The German mining machine, Bagger 288 is a bucket-wheel excavator built by the Krupp company for the energy and mining firm Rheinbraun. The Bagger stands higher than the Statue of Liberty and even heavier than the Eiffel Tower, with a weight of 13,500 tons.
The mobile strip mining machine was completed in 1978 superseding the Big Muskie as the heaviest machine in the world. The design and manufacturing of the machine took five years, with an additional five years for the assembly. The total cost of the machine neared $100 million. The bagger uses a revolving wheel of buckets to shovel out the dirt in open-pit mines. It can dig out 8.5 million cubic feet of land per day, and when it reaches the depth, it can extract 265,000 tons of fuel every day. The monster only requires three to four people for its operation.
The mining monster Bagger 288 was only surpassed by its next sibling Bagger 293 weighing 14,200 tons, in 1995 which stands to be the heaviest land vehicle to date.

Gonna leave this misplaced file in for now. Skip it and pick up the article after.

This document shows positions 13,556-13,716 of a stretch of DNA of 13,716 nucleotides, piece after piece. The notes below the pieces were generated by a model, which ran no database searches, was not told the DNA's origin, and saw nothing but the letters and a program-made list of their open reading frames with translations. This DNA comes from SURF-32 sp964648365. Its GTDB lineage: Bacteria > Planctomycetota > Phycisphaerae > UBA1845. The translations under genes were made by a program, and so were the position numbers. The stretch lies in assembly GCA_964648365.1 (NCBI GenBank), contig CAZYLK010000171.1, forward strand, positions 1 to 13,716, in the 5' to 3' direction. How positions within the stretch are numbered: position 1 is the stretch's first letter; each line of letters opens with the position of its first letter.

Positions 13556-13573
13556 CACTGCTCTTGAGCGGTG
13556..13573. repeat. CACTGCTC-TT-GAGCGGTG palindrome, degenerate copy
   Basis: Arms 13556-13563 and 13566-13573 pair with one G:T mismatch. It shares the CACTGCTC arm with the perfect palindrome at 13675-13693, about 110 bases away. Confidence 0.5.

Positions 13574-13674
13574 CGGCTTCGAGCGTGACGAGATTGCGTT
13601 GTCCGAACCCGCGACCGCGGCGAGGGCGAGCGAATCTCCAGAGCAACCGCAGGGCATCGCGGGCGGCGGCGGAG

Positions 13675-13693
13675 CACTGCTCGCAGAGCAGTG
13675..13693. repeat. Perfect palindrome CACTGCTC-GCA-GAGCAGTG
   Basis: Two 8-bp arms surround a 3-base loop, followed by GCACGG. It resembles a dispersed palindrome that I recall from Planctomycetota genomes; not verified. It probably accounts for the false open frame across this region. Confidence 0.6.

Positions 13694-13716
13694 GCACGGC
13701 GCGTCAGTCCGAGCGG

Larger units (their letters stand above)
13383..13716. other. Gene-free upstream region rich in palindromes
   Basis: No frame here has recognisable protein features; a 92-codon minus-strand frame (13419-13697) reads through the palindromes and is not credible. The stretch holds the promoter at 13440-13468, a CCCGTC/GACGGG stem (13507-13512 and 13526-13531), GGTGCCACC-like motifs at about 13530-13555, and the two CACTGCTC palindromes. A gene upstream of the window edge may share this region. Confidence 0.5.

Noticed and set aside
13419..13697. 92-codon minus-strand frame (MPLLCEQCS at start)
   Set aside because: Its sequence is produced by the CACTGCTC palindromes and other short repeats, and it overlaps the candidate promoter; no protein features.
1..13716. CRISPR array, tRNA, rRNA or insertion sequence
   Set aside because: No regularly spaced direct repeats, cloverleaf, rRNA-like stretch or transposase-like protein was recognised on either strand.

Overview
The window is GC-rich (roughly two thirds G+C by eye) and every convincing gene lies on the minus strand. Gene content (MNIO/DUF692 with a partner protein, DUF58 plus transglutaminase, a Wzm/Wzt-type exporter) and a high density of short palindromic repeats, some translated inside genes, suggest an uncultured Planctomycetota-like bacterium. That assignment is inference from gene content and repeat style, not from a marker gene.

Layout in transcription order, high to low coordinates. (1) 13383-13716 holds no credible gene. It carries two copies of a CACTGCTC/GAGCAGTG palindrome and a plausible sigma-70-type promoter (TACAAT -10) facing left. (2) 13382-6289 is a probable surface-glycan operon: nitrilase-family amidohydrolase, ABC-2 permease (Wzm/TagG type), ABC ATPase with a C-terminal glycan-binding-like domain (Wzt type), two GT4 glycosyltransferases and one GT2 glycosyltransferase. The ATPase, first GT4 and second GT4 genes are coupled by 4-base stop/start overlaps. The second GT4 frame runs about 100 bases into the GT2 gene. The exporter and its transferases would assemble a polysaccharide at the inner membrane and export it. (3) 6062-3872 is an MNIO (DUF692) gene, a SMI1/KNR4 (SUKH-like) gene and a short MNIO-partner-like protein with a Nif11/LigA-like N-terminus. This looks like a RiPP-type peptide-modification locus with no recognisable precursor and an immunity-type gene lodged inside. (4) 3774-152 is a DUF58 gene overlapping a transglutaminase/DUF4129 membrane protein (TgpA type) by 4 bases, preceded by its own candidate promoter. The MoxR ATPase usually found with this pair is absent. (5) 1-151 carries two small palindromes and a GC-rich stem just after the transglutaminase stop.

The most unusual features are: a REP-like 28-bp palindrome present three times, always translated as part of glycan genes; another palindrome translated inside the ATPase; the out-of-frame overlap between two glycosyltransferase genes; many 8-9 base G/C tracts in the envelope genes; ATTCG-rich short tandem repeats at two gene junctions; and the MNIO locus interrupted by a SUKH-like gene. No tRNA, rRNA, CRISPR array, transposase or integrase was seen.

The buckets on the revolving wheel deliver the soil or fuel to 4 conveyor belts, each having a width of 10.5 feet. The belts carry the material at a speed of over 11 mph. The 13,000 tons of Bagger’s weight is carried by 8,600 square feet of tread moving it with a steady speed of 0.4 miles an hour. Electric cables as thick as a man’s arm, spanning over 5,600 feet deliver electric power to the excavator. The power this behemoth uses can power a city of 20,000 people. 88,000 pounds of paint cover the entire structure. The two pylons of the structure stand at the height of 148 feet held by 7,218 feet of steel suspension cables.
The bucket wheel alone stands as high as a seven-story building at 71 feet. Each of the 18 buckets around the wheel weighs 7,700 pounds when empty. One bucket can dig out 230 cubic feet of soil alone which can easily fill a cargo van.
Source: Popular Science